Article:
Alexander calder

Alexander Calder was born in 1898 in, Lawnton, Pennsylvania, and died in 1976 in New York. He created mobiles (a type of moving sculpture made with delicately balanced or suspended shapes that move in response to touch or air currents) that transformed the way sculpture was conceived at the time, and opened many possibilities, a whole new way to experience sculpture. Calder's most representative works are altering the age-old principles of sculpture, moving away from stillness towards movement, turning its traditional position in space around. The suspended mobile shapes are lightweight, and the visual effect they produce comes from the combination of planes of colour and movement. Working not only with color and steel, but experimenting with scale and adding music, choreography and a playful atmosphere to his creations caused a dramatic change in the way people interacted and interacts nowadays with art. Calder's monumental stationary sculptures are called stabiles. He also produced wire figures, which are like drawings made in space (three dimensional), and notably the miniature circus work that was performed by the artist. 

Calder had a background in engineering, but soon focuses in the art creation, attending art school in New York and Paris.  Calder's public commissions are on view in cities all over the world and his work has been the subject of numerous museum exhibitions, including the National Gallery of Art, Washington, D.C. (1998, traveled to San Francisco Museum of Modern Art, California); The Phillips Collection, Washington, D.C. (1998–99); Wadsworth Atheneum Museum of Art, Hartford (2000); Museum of Contemporary Art, Chicago (2000); Iwaki City Art Museum, Japan (2000, traveled to The Museum of Modern Art, Japan; Hokkaido Obihiro Museum of Art, Japan; The Museum of Art, Japan; Hiroshima Prefectural Art Museum, Japan; Nagoya City Art Museum, Japan); Storm King Art Center, New York (2001–03); Guggenheim Museum, Bilbao (2003, traveled to Museo Nacional Centro de Arte Reina Sofía, Madrid, through 2004); Foundation Beyeler, Switzerland (2004, traveled to Phillips Collection, Washington, D.C., through 2005); Los Angeles County Museum of Art, California (2013); Rijksmuseum, Amsterdam (2014); Fondation Beyeler, Basel (2014); Museo Jumex, Mexico City (2015); Pulitzer Arts Foundation, Saint Louis (2015) and Tate Modern, United Kingdom (2016).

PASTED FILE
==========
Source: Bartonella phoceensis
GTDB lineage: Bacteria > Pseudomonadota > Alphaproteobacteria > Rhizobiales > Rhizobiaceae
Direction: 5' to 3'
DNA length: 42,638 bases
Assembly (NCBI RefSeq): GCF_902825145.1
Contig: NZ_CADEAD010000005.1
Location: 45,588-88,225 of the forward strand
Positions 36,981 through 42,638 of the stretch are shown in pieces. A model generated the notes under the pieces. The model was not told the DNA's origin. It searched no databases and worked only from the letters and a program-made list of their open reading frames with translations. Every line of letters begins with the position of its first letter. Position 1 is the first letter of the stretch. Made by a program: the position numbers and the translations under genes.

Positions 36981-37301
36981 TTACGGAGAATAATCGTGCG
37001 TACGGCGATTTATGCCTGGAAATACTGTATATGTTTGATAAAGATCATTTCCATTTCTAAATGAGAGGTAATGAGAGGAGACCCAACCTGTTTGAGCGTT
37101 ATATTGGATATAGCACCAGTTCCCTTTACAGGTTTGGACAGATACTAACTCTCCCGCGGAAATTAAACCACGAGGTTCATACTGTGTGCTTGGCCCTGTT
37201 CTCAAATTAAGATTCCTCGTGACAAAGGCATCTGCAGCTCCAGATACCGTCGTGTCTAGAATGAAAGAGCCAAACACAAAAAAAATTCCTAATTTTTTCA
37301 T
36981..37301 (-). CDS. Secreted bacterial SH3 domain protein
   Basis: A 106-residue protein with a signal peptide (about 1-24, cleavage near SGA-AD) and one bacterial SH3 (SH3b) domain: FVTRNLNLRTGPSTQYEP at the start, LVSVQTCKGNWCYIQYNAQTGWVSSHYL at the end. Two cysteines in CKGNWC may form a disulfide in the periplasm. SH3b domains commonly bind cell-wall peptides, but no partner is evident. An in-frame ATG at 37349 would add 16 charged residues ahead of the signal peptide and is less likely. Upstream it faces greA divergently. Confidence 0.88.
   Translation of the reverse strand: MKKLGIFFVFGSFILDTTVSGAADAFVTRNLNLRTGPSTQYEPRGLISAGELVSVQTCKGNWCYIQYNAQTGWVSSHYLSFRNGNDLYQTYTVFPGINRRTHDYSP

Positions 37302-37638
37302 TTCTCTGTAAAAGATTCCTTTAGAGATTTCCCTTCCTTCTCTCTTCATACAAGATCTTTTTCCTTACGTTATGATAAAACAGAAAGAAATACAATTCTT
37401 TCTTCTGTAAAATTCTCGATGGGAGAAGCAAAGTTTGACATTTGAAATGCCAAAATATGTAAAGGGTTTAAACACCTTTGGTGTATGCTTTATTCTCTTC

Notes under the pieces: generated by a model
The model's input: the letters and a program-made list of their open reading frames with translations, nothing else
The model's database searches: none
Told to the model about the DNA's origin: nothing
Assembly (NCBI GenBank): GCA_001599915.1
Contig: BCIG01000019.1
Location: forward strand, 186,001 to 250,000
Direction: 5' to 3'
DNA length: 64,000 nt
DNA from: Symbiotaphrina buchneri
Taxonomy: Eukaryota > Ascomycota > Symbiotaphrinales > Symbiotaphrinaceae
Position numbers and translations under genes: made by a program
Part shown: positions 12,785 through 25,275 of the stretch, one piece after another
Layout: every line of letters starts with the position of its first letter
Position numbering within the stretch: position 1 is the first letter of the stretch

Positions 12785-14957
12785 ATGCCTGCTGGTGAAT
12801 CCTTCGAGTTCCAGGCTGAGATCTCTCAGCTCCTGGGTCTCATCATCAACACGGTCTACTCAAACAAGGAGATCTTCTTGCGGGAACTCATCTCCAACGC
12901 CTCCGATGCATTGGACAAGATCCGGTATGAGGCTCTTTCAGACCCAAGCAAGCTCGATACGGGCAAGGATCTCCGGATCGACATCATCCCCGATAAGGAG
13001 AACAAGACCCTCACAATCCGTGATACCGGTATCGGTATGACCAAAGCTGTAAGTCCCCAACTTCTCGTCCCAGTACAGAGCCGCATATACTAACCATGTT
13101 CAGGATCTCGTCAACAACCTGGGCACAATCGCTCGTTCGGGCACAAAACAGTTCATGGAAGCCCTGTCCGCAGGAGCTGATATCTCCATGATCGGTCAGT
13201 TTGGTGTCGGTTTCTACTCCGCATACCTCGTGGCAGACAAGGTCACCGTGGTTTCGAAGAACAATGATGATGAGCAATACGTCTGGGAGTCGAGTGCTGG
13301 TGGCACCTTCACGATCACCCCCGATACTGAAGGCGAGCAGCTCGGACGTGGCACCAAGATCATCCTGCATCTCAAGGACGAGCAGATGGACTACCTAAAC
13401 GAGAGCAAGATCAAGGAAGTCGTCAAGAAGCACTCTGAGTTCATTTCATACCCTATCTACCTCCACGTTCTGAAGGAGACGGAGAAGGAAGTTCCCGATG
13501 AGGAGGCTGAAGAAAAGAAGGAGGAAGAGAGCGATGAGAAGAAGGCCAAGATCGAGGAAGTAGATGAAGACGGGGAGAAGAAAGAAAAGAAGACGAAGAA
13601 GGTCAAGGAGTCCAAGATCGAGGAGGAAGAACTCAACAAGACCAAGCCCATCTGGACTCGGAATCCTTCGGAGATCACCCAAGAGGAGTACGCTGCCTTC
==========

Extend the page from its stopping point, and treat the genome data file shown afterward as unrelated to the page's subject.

AVAILABLE WORK

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